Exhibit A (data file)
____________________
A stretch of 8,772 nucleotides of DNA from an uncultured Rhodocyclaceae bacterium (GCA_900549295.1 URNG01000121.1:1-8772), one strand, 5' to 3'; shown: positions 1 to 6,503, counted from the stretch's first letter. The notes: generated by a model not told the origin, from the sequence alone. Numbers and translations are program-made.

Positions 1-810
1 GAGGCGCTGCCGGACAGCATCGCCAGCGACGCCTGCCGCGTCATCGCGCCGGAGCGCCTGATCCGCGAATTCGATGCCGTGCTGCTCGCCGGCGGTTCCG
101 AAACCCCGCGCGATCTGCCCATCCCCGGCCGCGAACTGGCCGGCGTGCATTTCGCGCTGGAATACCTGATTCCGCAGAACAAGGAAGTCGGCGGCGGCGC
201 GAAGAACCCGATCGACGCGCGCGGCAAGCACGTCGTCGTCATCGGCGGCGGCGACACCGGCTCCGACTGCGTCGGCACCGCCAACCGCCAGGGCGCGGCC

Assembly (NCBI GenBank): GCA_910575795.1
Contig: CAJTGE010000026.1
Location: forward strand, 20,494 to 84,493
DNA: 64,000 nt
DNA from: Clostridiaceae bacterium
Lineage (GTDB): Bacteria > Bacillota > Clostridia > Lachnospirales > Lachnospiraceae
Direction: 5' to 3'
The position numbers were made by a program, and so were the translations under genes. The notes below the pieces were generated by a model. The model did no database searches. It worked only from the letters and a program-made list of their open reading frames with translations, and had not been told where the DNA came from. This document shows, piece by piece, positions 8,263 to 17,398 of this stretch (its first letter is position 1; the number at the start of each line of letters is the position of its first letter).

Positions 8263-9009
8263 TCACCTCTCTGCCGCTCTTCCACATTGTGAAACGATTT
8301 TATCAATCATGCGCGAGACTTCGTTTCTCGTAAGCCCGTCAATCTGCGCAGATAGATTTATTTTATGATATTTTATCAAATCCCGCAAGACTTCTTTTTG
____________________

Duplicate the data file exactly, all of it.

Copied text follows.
A stretch of 8,772 nucleotides of DNA from an uncultured Rhodocyclaceae bacterium (GCA_900549295.1 URNG01000121.1:1-8772), one strand, 5' to 3'; shown: positions 1 to 6,503, counted from the stretch's first letter. The notes: generated by a model not told the origin, from the sequence alone. Numbers and translations are program-made.

Positions 1-810
1 GAGGCGCTGCCGGACAGCATCGCCAGCGACGCCTGCCGCGTCATCGCGCCGGAGCGCCTGATCCGCGAATTCGATGCCGTGCTGCTCGCCGGCGGTTCCG
101 AAACCCCGCGCGATCTGCCCATCCCCGGCCGCGAACTGGCCGGCGTGCATTTCGCGCTGGAATACCTGATTCCGCAGAACAAGGAAGTCGGCGGCGGCGC
201 GAAGAACCCGATCGACGCGCGCGGCAAGCACGTCGTCGTCATCGGCGGCGGCGACACCGGCTCCGACTGCGTCGGCACCGCCAACCGCCAGGGCGCGGCC

Assembly (NCBI GenBank): GCA_910575795.1
Contig: CAJTGE010000026.1
Location: forward strand, 20,494 to 84,493
DNA: 64,000 nt
DNA from: Clostridiaceae bacterium
Lineage (GTDB): Bacteria > Bacillota > Clostridia > Lachnospirales > Lachnospiraceae
Direction: 5' to 3'
The position numbers were made by a program, and so were the translations under genes. The notes below the pieces were generated by a model. The model did no database searches. It worked only from the letters and a program-made list of their open reading frames with translations, and had not been told where the DNA came from. This document shows, piece by piece, positions 8,263 to 17,398 of this stretch (its first letter is position 1; the number at the start of each line of letters is the position of its first letter).

Positions 8263-9009
8263 TCACCTCTCTGCCGCTCTTCCACATTGTGAAACGATTT
8301 TATCAATCATGCGCGAGACTTCGTTTCTCGTAAGCCCGTCAATCTGCGCAGATAGATTTATTTTATGATATTTTATCAAATCCCGCAAGACTTCTTTTTG